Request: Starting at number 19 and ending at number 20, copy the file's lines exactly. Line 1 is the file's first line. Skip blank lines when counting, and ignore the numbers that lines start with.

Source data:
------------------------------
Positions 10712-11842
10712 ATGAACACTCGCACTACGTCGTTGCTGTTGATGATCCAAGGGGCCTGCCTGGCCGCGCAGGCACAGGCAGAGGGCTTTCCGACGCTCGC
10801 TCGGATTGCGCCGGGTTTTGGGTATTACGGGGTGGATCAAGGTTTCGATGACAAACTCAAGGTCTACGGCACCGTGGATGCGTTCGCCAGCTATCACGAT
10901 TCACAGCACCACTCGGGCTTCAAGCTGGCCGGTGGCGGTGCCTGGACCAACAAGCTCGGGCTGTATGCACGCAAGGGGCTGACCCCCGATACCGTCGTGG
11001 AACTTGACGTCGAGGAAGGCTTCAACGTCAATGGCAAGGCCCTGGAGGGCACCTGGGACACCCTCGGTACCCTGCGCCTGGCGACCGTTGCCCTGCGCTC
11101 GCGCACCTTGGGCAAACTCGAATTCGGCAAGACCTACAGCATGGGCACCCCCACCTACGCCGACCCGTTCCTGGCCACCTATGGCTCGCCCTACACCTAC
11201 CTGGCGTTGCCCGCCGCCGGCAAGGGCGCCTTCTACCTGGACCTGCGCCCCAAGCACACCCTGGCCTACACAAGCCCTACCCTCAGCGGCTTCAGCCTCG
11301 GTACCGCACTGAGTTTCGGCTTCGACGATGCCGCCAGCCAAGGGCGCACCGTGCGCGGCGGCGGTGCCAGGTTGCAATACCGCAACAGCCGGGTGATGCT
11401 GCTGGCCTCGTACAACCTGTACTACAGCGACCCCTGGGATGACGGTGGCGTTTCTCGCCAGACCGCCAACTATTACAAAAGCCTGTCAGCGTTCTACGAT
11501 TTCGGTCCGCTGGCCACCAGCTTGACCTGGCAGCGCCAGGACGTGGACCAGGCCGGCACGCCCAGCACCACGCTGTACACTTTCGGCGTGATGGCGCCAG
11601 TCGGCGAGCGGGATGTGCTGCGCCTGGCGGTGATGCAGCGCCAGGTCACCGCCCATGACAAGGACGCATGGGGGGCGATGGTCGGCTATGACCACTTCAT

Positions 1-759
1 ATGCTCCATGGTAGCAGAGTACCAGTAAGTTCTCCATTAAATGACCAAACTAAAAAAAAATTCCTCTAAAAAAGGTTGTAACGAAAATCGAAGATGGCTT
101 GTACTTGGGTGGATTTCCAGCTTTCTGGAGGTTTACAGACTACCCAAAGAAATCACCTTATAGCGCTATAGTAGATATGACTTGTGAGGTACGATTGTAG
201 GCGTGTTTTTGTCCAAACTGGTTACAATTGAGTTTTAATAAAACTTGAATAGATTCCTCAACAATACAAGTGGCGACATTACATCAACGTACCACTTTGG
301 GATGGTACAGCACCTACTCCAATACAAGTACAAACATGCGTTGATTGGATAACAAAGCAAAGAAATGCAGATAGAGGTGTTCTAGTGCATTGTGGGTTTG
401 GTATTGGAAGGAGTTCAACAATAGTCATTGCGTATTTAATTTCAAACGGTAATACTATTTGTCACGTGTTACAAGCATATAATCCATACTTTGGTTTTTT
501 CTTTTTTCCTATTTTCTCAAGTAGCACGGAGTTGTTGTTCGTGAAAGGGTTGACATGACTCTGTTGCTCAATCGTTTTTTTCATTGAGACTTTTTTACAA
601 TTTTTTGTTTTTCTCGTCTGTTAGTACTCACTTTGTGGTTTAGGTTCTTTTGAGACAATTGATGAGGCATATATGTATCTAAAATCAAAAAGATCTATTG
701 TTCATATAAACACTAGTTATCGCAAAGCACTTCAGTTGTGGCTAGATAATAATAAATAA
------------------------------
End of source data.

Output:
601 TTTTTTGTTTTTCTCGTCTGTTAGTACTCACTTTGTGGTTTAGGTTCTTTTGAGACAATTGATGAGGCATATATGTATCTAAAATCAAAAAGATCTATTG
701 TTCATATAAACACTAGTTATCGCAAAGCACTTCAGTTGTGGCTAGATAATAATAAATAA